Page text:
6. Related Work
There exists a fairly large body of related work on system-level power modeling of MPSoCs. For example, in  developed a SoC power estimation method based on a SystemC TLM modeling strategy. It adopts multiaccuracy models, supporting the switch between different models at run time according to the desired accuracy level. The authors validate their model using the STBus NoC and an analytical power model of this NoC. An MPEG4 application was tested, achieving up to 82% speed-up compared to TLM BCA (bus cycle-accurate) simulation.
Atitallah et al.  uses a stack of abstract models. The higher-abstraction model, named Timed Programmer View (PVT), omits details related to the computation and communication resources. Such an abstract model enables designers to select a set of solutions to be explored at lower abstraction levels. The second model, CABA (cycle-accurate bit-accurate), is used for power estimation and platform configuration.
In , a system-level cycle-based framework to model and design heterogeneous MPSoC (called GRAPES) is presented. C++/SystemC-based IP system modules can be wrapped to act as plugins, which are managed by the simulation kernel in a TLM fashion. Those modules are managed by the GRAPES kernel, which is the core of the simulation framework. To estimate power during a simulation, they add a dedicated port to each component, which communicates with the corresponding power model. This feature permits to characterize each component with a set of activity monitors (inside the component module) necessary for the power estimation.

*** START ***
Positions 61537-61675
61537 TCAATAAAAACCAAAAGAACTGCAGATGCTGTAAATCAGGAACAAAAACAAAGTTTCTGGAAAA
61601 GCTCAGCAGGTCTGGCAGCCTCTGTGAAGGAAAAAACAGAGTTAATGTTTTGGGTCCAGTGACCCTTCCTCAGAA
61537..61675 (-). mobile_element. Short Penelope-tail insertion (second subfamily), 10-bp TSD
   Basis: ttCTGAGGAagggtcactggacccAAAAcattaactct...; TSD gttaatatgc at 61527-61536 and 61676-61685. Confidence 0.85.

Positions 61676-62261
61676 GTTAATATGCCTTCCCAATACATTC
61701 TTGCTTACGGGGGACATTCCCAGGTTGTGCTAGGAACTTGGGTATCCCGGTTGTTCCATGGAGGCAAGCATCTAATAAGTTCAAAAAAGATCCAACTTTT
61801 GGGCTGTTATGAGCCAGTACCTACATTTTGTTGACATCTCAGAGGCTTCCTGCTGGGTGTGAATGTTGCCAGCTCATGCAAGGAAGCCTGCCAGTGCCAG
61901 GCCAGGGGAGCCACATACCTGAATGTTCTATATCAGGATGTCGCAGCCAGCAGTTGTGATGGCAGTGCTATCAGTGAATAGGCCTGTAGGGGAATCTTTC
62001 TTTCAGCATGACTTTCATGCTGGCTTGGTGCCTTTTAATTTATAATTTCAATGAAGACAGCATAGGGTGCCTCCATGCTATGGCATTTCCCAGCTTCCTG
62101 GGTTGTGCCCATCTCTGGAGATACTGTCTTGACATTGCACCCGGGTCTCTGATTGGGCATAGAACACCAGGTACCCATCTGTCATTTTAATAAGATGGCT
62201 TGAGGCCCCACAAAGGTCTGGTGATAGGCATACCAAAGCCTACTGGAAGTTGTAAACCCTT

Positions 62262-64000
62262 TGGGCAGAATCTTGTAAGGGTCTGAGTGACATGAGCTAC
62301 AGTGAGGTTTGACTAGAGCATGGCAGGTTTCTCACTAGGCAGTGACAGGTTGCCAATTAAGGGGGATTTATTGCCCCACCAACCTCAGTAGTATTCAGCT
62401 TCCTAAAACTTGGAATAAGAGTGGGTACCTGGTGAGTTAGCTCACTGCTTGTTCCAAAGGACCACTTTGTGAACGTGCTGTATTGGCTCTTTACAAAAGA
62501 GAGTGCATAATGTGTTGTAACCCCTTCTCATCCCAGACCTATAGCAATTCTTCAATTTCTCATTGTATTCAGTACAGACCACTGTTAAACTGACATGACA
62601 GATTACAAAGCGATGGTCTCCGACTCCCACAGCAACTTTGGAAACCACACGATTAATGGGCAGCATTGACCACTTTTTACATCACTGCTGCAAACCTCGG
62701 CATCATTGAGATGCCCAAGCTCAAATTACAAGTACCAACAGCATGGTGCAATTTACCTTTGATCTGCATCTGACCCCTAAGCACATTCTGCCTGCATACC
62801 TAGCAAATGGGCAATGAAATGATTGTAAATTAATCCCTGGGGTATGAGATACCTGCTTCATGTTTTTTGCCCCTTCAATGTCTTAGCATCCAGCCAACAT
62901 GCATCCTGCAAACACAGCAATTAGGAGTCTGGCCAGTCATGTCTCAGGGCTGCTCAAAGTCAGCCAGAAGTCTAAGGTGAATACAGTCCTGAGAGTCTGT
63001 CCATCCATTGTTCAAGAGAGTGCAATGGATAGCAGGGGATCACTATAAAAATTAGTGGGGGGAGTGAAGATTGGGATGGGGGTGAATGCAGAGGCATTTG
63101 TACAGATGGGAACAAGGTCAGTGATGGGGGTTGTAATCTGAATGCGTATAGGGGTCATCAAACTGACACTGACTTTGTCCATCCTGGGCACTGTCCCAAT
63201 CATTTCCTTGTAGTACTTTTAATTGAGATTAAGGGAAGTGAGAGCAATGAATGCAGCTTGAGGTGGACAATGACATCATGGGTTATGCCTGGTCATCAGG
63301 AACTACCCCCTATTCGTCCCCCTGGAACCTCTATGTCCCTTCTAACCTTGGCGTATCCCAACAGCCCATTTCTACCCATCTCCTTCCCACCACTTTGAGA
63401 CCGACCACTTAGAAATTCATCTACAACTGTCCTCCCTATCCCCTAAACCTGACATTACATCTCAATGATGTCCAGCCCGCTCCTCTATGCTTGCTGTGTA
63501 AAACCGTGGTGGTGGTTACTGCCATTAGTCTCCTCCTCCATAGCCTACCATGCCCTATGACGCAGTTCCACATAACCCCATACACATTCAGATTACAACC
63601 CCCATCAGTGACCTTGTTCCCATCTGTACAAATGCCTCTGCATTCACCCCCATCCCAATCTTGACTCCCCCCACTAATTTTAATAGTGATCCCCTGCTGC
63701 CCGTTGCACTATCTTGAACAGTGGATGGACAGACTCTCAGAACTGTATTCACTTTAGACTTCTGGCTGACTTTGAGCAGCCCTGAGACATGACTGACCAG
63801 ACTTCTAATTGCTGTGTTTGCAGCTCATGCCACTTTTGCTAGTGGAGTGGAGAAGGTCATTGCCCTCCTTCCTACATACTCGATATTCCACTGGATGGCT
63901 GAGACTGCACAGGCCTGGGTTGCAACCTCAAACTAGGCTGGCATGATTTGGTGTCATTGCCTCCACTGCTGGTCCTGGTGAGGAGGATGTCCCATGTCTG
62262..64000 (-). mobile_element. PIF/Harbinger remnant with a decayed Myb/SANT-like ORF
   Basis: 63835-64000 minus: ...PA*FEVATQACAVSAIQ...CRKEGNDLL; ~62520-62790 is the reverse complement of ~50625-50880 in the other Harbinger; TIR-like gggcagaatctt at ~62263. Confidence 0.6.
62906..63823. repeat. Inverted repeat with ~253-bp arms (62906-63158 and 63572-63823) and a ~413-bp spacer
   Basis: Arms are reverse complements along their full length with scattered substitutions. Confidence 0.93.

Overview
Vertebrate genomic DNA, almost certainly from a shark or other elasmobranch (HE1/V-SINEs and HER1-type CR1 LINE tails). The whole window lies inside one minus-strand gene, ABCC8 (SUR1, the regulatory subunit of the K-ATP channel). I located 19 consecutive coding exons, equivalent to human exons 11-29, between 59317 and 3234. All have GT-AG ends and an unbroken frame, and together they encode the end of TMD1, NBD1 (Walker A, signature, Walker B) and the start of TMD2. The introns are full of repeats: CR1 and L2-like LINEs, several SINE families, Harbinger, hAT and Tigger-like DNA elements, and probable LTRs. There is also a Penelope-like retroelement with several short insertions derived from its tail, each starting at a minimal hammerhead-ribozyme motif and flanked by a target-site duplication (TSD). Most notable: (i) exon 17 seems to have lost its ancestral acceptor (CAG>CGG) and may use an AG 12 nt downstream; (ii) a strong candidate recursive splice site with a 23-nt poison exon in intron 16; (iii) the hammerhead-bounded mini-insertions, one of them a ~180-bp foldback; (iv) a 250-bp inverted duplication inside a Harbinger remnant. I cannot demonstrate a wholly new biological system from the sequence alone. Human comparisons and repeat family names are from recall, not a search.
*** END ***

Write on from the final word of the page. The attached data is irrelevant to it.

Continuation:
Reference  presents a simulation-based methodology for extending system performance modeling frameworks to also include power modeling. They demonstrate the use of this methodology with a case study of a real, complex embedded system, comprising the Intel XScale-embedded microprocessor, its WMMX SIMD co processor, L1 caches, SDRAM, and the on-board address and data buses.
In , a power estimation framework for SoCs is presented, using power profiles to produce cycle-accurate results. The SoC is divided in its building blocks (e.g., processors, memories, communication, and peripherals), and the power estimation is based on the RTL analysis of each component. The authors validate the framework using an ARM926EJ-S CPU and the AMBA AXI 3.0 as NoC. speed-up compared to a gate-level simulation is on average 100 times faster. Previous work was not addressing high-level power modeling of MPSoCs on FPGA.
In , an efficient hybrid system level (HSL) power estimation methodology for FPGA-based MPSoC is proposed. Within this methodology, the functional level power analysis (FLPA) is extended up to set up generic power models for the different parts of the system. Then, a simulation framework is developed at the transactional level to evaluate accurately the activities used in the related power models. With respect to this work, our processor model can easily model different kinds of RISC processors by simply introducing new units.